Hi Sheen – I appreciate you sharing your thoughts! Many stock traders seem brave, but those are usually new/inexperienced traders with a false bravado/cockiness. Good trading is actually about risk management and protecting your downside. If the risk/reward ratio isn’t sufficient, those trades should be avoided. Most people automatically label trading as “risky”, but the fact of the matter is that no trader has to take any trade that they’re not 100% comfortable with. Every entry and exit is within their control, therefore, the risks they take are entirely within their control. But there’s a tendency to treat every trade like it’s entirely out of their hands – and that’s the wrong approach. This is just one of many psychological flaws for most traders – they don’t know how to properly deal with risk and uncertainty within the market environment.

      There’s nothing wrong with choosing a longer term investment strategy or not even trading at all. There’s also nothing wrong with doing both short-term trading and long-term investing. It’s entirely up to the individual and their particular aspirations and preferences. Even though it’s extremely easy for pretty much anybody to open up a trading account with a brokerage firm, that doesn’t mean achieving consistent profitability is easy by any means. It takes dedication and sacrifice to achieve consistent day and swing trading success. There are no shortcuts for it (gurus, secret indicators, foolproof systems, etc.). The only way to get there is by building core skills and the proper mindset. Take care!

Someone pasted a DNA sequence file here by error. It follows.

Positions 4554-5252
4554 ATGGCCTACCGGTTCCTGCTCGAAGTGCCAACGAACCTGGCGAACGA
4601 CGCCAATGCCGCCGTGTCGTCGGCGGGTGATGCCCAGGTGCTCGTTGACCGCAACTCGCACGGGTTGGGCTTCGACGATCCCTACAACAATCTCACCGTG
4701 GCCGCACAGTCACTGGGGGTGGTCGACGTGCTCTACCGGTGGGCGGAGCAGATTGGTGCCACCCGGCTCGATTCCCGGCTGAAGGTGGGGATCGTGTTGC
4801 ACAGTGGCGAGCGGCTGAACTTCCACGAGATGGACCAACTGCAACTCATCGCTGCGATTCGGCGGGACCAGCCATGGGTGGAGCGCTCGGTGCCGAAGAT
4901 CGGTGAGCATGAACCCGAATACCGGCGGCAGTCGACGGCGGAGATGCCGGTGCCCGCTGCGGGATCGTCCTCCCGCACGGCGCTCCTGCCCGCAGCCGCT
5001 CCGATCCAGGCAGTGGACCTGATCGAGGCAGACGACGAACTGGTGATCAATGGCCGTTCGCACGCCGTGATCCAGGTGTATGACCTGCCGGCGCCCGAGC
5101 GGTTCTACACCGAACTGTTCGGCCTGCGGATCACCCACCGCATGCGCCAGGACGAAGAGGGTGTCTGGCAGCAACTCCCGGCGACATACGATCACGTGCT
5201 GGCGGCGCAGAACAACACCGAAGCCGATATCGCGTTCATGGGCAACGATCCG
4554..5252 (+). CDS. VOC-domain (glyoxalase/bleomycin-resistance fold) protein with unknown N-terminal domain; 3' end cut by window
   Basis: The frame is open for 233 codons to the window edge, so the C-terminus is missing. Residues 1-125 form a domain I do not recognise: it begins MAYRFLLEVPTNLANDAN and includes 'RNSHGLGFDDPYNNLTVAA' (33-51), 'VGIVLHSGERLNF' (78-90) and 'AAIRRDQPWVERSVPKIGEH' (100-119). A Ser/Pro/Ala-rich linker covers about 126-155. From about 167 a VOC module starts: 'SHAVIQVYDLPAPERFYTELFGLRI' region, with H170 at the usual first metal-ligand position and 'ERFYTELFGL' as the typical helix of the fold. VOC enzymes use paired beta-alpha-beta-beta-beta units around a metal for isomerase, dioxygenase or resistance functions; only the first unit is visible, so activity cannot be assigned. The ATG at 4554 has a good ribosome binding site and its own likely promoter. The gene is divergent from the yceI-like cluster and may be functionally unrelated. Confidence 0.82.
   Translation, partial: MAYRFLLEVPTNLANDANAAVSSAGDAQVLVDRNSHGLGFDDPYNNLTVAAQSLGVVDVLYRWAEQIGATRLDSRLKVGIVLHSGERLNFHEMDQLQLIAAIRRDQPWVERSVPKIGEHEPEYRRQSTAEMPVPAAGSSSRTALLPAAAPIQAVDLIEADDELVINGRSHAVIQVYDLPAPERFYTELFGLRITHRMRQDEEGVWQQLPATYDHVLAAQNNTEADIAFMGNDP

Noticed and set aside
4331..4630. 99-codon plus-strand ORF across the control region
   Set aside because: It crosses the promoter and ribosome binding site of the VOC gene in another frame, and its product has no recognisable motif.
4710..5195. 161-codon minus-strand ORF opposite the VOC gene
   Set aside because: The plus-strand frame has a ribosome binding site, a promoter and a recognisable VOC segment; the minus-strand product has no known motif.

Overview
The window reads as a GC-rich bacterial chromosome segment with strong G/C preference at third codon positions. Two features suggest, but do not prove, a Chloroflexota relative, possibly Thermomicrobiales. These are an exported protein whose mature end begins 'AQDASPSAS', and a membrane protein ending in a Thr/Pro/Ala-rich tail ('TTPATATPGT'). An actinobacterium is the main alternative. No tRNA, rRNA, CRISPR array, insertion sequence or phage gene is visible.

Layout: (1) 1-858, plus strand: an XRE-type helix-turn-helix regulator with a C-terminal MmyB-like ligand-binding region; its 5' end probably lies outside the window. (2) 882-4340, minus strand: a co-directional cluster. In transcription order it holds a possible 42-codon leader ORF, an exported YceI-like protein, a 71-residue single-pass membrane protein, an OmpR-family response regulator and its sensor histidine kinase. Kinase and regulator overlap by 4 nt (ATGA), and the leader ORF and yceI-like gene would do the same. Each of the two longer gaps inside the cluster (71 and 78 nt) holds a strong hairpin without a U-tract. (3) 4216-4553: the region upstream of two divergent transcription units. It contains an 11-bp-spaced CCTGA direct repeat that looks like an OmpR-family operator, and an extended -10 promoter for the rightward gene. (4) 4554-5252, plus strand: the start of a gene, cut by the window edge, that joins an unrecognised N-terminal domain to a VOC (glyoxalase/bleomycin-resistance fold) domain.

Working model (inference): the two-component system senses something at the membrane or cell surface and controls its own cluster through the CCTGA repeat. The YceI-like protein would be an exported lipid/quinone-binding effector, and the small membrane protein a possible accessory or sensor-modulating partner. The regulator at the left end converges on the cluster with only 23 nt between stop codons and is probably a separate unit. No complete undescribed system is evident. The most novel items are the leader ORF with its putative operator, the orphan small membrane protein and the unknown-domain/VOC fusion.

• John says:

    This is a great analysis that everyone should read that is buying/selling shares in any capacity – whether trading or even buy and hold.  When I read the list of trading mistakes, I realise I have made many of them.  They hurt at the time but we need to take ownership of them. I particularly like how you emphasise the focus on mindset and strategy should be our top focus, rather than costs of brokerage.

    • Matt Thomas says:

      Thanks for sharing your thoughts, John! The transaction fees charged by brokerage firms are lower than ever these days – most now offer free self-directed stock trades. But even when brokerages charged $5-20+ per trade in the past, the cheapest way to trade has always been to acquire core skills, find/develop a validated system, and attain the proper mindset first. Many traders worry so much about brokerage fees, but then proceed to trade randomly, impulsively, and irrationally. Trading that way is what will cost the most in the long run – not fees. Take care!

  • Nedia says: